Lyons said years as an actor had taught him to persevere. “I understand, having worked on Broadway as an actor — sometimes you got to go get the thing.”
In addition to “Chicken & Biscuits,” this season’s plays by Black writers include a long-slighted classic (“Trouble in Mind”), an autobiographical reminiscence (“Lackawanna Blues”), two naturalistic dramas (“Clyde’s” and “Skeleton Crew”) and two more formally adventuresome works (“Pass Over” and “Thoughts of a Colored Man”).
“They are seven different plays that examine fundamentally different aspects of the Black experience,” said Lynn Nottage, whose “Clyde’s,” about a truck stop sandwich shop owner managing a staff of formerly incarcerated people, begins previews Nov. 3 at the Hayes Theater.
Nottage is the most celebrated of this season’s playwrights: she is a two-time Pulitzer winner, for “Ruined,” which infamously never made it to Broadway despite a repeatedly extended off-Broadway run in 2009, and “Sweat,” which played on Broadway in 2017.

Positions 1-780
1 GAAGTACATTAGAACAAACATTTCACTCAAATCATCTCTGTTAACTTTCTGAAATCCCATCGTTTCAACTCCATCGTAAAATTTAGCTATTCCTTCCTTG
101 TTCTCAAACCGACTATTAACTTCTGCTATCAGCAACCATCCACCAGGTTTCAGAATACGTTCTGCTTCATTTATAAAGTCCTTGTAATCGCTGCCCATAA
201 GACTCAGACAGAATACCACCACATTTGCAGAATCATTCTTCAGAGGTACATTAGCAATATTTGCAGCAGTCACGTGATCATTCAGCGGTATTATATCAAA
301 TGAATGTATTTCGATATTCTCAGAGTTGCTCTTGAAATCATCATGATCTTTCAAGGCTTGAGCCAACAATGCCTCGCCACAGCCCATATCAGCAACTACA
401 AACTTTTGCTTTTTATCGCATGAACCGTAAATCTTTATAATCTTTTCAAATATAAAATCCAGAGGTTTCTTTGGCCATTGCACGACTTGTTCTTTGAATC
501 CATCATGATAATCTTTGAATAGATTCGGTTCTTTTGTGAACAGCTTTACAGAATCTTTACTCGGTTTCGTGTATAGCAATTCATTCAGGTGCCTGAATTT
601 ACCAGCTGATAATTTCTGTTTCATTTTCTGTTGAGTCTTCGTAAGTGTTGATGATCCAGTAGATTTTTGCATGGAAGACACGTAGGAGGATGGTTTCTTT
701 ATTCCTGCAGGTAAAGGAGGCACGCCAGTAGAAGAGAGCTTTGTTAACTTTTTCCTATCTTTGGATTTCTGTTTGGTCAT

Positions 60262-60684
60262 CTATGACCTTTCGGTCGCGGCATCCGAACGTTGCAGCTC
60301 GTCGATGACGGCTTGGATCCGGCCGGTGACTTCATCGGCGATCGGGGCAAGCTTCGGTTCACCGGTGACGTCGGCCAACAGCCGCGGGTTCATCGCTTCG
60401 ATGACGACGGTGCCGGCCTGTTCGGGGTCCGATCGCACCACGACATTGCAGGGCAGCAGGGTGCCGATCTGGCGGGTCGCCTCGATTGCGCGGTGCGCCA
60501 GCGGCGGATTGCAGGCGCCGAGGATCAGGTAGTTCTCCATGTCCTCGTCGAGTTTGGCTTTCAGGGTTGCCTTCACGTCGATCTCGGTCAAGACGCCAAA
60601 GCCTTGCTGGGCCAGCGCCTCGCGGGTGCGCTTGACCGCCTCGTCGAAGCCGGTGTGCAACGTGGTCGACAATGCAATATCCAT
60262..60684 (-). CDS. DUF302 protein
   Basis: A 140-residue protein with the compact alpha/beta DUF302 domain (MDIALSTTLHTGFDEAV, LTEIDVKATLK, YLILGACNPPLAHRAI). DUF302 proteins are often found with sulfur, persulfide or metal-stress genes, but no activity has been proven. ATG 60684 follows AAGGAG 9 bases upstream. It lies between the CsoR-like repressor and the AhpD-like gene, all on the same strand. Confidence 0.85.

For most shows, the Broadway audience is — or at least was, before the pandemic — predominantly white. And theater owners have long pointed to that to justify their programming choices.
“I still grapple with why Broadway matters, and why we are so deeply invested in presenting our work in these commercial realms that traditionally have rejected our stories,” Nottage said. “But it’s a really big platform. On Broadway, you’re speaking to the world.”
Like Lyons, most of the writers have never been produced on Broadway.
Keenan Scott II is the author of “Thoughts of a Colored Man,” which is about a day in the life of seven Black men in Brooklyn, and which begins previews Oct. 1 at the Golden Theatre. Scott was a slam poet before turning to theater; for years he produced his own work, with money borrowed from family and friends, at locales including the Frigid Festival and Frostburg State University, his alma mater.
“When I got to college and started reading plays, I wasn’t seeing myself,” he said. “I wasn’t seeing my essence as a young Black man captured onstage.”